Marked on June 20 every year, World Refugee Day highlights the "strength and courage" of millions of refugees according to the United Nations. They could do with a bit of empathy as well, as one Syrian refugee living in Turkey said. "The world should treat us as human beings and understand our problems," explained Ahmet Kencu, a 44-year-old mechanical engineer who took shelter in Gaziantep with his family.
Kenju is among about three million Syrians who fled from the civil war in their country into neighboring Turkey since 2011. For the third consecutive year, Turkey has hosted the largest number of Syrian refugees worldwide, as the number of people displaced from their homes across the world due to war and persecution climbed slightly to a record 65.6 million last year, according to a new U.N. report released ahead of World Refugee Day. Turkey has taken in the largest number of Syrians with a total of 2.9 million at the end of 2015. It has since exceeded three million, the United Nations High Commissioner for Refugees said. This number accounts for around 45 percent of all Syrian refugees in the region, according to the U.N. Syria's six-year civil war remains the largest single cause of displacement, with 12 million people, around two-thirds of the population, either uprooted within the country or fleeing abroad.
Ahmed and his wife Mariam together with their six children were residents of Syria's Idlib before the war broke out. When a bomb fired from a warplane belonging to Bashar Assad's regime forces hit his home, injuring him and his elder son, Kenju decided to leave the country for good. His wounds were still bleeding when they managed to reach the Turkish border and he was hospitalized for a while in Turkey. Once out of hospital, he and his family settled in a refugee camp in Gaziantep's Islahiye but they were not accustomed to living in a camp. Soon, they moved and rented a house in the city.
Ahmet Kenju took shelter in the city of Gaziantep with his six children.
"It wasn't easy for us. Without money and job prospects, it is a difficult life. My daughter works in a job with a daily pay of TL 20 ($5.50). My son had to drop out of university," he said. Still, Kenju does not complain much and says he feels at "home" while in Turkey. "It is almost as if we traveled to another town in Syria. We have so much in common with Turkish people except the language," he said. He is grateful to Turkey especially for free health services to refugees. "My youngest daughter was injured in Syria too and needed medical attention. Turkey provides her free treatment," he added. Kenju is also pleased with his relations with Turkish neighbors. "We are on good terms. Everyone treats us well. My children at school get along with local children," he said. Still, he looks forward to returning home. "It looks like the war will go on longer. I am happy here but like every refugee feels, I find it difficult to live in a place other than my homeland," he added.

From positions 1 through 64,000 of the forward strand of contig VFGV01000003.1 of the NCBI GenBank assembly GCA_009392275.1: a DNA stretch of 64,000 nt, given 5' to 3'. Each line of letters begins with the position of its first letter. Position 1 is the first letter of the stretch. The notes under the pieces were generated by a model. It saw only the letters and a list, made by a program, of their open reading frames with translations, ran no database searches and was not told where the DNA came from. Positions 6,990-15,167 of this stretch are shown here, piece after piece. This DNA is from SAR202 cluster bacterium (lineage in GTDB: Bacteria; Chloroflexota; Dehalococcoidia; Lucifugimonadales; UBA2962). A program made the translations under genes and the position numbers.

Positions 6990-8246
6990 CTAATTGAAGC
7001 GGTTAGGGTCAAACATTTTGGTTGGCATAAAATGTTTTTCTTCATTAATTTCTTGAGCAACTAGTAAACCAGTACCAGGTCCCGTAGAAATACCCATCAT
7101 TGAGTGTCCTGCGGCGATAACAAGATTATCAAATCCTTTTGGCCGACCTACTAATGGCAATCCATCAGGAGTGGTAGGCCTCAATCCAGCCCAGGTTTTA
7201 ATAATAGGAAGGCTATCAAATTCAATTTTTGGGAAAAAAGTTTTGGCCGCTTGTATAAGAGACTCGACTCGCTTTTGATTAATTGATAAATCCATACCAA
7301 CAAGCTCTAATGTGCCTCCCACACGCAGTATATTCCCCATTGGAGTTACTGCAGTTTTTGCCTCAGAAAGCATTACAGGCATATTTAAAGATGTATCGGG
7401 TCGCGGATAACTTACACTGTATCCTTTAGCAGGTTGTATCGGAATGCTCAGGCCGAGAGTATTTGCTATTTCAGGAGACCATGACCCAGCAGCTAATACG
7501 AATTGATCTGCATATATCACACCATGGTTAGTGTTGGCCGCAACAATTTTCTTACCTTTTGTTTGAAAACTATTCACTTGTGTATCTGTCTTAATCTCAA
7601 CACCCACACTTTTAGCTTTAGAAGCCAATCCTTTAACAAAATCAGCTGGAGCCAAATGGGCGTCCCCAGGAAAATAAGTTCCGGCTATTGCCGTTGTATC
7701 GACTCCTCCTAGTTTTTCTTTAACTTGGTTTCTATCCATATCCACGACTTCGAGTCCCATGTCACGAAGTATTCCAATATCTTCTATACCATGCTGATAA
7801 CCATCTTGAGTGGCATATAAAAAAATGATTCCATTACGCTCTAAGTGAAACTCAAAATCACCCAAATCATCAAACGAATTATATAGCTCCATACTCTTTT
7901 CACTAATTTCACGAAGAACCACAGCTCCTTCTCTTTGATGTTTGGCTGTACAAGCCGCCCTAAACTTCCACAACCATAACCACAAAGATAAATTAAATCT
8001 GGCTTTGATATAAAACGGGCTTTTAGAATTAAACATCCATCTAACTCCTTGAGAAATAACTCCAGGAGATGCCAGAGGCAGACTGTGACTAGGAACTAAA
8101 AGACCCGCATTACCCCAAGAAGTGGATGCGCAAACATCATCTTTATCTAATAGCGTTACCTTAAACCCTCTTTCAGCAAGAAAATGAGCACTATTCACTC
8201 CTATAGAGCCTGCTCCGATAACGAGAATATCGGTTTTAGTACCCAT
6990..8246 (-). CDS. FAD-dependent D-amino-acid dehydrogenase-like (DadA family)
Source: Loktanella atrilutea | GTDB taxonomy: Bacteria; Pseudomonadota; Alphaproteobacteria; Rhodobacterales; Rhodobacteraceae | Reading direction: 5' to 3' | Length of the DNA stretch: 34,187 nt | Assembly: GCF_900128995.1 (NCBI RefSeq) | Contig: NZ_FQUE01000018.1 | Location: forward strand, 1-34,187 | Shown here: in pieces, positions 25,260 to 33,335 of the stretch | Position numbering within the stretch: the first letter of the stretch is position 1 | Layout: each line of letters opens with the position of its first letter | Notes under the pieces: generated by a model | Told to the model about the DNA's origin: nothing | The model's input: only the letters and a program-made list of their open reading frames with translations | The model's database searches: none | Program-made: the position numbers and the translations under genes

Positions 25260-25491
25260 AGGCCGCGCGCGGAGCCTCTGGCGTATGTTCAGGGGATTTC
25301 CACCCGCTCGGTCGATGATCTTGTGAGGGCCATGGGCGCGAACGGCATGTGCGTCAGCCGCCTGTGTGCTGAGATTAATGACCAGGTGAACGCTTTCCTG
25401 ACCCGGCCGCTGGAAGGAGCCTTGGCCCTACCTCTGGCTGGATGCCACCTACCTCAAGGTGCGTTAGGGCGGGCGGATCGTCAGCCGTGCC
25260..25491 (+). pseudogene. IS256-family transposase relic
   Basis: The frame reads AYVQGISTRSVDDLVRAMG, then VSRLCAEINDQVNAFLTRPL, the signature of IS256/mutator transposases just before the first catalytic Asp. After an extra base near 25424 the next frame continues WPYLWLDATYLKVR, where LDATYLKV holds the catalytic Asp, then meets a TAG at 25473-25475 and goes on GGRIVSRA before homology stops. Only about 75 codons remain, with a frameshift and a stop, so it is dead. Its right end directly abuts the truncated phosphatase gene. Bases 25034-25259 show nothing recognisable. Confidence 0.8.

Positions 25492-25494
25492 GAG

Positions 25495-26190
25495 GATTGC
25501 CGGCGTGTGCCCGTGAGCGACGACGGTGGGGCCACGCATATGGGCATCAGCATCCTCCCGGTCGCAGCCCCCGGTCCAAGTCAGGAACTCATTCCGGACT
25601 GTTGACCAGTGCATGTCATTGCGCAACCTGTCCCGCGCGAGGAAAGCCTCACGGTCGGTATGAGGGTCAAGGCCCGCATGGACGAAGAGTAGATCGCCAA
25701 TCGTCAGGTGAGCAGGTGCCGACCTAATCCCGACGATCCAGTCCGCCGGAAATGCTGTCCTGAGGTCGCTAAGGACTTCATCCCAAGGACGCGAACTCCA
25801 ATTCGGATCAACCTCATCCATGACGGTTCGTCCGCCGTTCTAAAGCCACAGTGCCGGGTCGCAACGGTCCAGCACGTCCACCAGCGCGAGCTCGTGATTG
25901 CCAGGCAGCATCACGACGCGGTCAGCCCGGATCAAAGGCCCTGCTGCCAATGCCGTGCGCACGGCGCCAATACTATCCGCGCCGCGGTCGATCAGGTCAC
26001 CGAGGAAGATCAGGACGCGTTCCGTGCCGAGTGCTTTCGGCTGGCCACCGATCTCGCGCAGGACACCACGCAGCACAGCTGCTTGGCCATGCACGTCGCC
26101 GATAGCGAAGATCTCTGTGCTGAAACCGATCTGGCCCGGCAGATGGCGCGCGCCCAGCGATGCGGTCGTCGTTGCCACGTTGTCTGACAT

On the problems the refugees face around the world, Kenju says it is about the empathy. "The world needs to see refugees as human beings and address their problems. Refugees deserve to live humanely. You don't know what it is like to be a refugee if you are not a refugee. But you can end up being a refugee one day. They are like you and do not deserve the inhumane treatment they receive," Kenju said, pointing out the opposition to migrants especially from his country in the West.
The steady influx of migrants, especially from Syria, has rocked the European Union, the main recipient of refugees, giving rise to anti-immigration sentiment aggravated by far-right movements.
In 2016, EU countries granted protection to about 710,400 people, more than twice the figure of 2015, according to Eurostat.
Some 55 percent of the total misplaced persons in 2016 were listed as refugees, while 37 percent were placed in the category of "subsidiary protection," or those who fall short of the criteria for refugee status but who are in danger in their home countries.
Apart from Syrians, Turkey is also a favorite destination for the displaced from other countries embattled with conflicts and poverty. 32-year-old Naser Alizadeh, a father of two from Afghanistan, arrived in Turkey eight years ago after leaving his country shaken by the Taliban violence.
Thousands of kilometers away from his country, he settled in Gümüşhane, a sleepy town in northern Turkey that hosts about 300 migrants from Afghanistan, Syria, Iraq, Iran, Turkmenistan, Pakistan and Eritrea. He traveled to Turkey from Afghanistan "like other refugees fleeing violence."
"There is no war in Afghanistan but violence persists. Just a few weeks ago, 80 people died in a suicide attack. Everybody fears for their lives and they flee," Alizadeh said.
Like Kenju, Alizadeh is pleased with the friendly attitude towards refugees in Turkey and the state aid.
"Turkey is our future. My children go to school here and I want to stay here. My daughter can go to school in Turkey but she wouldn't have been able to if we had stayed in Afghanistan," he said.
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